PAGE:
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crito View Post
Hi Indiantrader,
Regarding the energy spread

What ratio are you looking at?
3:2:1 CL:RB:HO (2*42*/RB)+(42*/HO)-(3*/CL)
1:1 CL:RB (42*/RB)-/CL
1:1 CL:HO

Below the 1x HOh - 1x CLh for the last 8 years, (spread in us$).
In the last 3 years you can see it start going up around 1 jan.
is that what you have in mind?


@crito

I spoke about HO:CL spread considering current fundamental scenario and took a long on it after technicals confirmed the fundamentals. The 3:2:1 crack spread also follows HO:CL spread but RBOB gasoline correlation is not so good with CL as that of HO.

Another idea is about treasuries. With the recent taper in QE and Fed's plan to keep low rates for a long term, the yield curve is going to be more sloping since decisions on interest rates affects short term treasuries more. With that in mind, I am looking to go long on the ZN:ZB(10 vs 30 years) or ZB:USB( classic vs ultra) spreads and waiting for technicals to confirm.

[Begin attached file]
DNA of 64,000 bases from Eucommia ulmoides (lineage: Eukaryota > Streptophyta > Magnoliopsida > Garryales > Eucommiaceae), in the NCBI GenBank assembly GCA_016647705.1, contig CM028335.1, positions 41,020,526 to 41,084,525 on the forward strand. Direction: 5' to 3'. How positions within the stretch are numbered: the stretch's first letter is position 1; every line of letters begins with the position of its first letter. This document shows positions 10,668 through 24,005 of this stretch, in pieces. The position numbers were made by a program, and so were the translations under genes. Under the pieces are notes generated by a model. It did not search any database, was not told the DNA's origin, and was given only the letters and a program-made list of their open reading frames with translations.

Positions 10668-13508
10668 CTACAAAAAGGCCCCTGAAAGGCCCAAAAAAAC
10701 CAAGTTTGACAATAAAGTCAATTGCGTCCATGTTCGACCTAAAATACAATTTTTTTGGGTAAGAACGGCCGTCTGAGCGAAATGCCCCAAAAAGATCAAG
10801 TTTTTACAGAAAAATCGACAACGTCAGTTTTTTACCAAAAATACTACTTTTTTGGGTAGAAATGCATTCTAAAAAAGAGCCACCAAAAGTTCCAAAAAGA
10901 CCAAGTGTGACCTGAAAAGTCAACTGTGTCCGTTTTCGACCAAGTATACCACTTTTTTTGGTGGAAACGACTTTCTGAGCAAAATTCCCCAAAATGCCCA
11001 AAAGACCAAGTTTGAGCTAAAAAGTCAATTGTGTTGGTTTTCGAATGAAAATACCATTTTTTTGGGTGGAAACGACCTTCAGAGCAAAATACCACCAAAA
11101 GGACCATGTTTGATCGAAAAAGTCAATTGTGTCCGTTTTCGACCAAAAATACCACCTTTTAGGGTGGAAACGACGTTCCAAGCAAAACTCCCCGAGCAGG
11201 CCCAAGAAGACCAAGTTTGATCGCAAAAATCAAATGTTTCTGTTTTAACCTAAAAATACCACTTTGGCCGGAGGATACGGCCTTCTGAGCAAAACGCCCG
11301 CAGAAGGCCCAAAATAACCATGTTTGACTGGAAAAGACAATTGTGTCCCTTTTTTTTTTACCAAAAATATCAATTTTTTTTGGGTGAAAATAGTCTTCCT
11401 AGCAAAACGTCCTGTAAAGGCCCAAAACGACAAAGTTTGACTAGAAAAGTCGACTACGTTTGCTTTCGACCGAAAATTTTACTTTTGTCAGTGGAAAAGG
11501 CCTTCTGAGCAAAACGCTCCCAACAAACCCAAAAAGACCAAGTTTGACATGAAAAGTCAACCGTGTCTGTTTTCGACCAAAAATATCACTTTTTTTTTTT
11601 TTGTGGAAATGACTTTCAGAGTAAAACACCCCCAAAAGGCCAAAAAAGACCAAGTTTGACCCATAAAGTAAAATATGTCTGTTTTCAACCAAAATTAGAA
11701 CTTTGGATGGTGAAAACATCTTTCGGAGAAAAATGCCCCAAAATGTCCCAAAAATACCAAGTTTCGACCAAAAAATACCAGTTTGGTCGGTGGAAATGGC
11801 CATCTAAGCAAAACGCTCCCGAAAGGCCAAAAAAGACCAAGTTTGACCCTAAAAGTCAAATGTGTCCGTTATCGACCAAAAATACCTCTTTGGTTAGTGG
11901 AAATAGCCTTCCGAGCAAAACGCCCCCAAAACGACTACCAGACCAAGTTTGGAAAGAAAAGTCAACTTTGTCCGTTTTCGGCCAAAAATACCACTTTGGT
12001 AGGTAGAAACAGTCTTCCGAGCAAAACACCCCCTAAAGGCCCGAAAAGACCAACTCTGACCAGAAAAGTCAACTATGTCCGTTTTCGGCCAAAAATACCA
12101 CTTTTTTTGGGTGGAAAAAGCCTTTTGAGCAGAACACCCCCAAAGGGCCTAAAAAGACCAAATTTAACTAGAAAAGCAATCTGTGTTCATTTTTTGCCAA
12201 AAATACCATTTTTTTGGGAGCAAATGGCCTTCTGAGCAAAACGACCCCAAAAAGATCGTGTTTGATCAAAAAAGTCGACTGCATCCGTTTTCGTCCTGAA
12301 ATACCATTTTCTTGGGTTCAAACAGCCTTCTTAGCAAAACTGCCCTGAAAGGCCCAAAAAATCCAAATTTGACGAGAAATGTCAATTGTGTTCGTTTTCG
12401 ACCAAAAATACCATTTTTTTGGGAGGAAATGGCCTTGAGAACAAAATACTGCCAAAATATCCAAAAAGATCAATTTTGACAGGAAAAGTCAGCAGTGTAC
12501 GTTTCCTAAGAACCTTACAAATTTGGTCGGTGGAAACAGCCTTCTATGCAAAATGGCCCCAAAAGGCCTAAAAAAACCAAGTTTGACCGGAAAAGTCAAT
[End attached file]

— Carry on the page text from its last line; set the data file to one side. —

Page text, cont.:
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indiantrader View Post
Another idea is about treasuries. With the recent taper in QE and Fed's plan to keep low rates for a long term, the yield curve is going to be more sloping since decisions on interest rates affects short term treasuries more. With that in mind, I am looking to go long on the ZN:ZB(10 vs 30 years) or ZB:USB( classic vs ultra) spreads and waiting for technicals to confirm.

Except that 10 year is not a short term rate -- not one that the Fed influences as much as the 2 year anyway, for example. Here are rates from last Wed (date of taper announcement) until yesterday, with the % change: